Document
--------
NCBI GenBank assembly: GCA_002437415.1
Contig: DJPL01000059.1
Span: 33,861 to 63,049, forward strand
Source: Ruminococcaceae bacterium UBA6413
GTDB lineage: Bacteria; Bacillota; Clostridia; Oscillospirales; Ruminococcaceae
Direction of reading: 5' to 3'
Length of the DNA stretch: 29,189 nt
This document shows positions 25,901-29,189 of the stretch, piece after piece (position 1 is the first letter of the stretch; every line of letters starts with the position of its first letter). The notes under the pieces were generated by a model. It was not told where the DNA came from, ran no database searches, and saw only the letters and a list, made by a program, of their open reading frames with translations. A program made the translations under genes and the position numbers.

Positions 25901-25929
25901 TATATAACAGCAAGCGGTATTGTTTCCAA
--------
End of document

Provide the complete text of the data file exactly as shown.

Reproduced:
NCBI GenBank assembly: GCA_002437415.1
Contig: DJPL01000059.1
Span: 33,861 to 63,049, forward strand
Source: Ruminococcaceae bacterium UBA6413
GTDB lineage: Bacteria; Bacillota; Clostridia; Oscillospirales; Ruminococcaceae
Direction of reading: 5' to 3'
Length of the DNA stretch: 29,189 nt
This document shows positions 25,901-29,189 of the stretch, piece after piece (position 1 is the first letter of the stretch; every line of letters starts with the position of its first letter). The notes under the pieces were generated by a model. It was not told where the DNA came from, ran no database searches, and saw only the letters and a list, made by a program, of their open reading frames with translations. A program made the translations under genes and the position numbers.

Positions 25901-25929
25901 TATATAACAGCAAGCGGTATTGTTTCCAA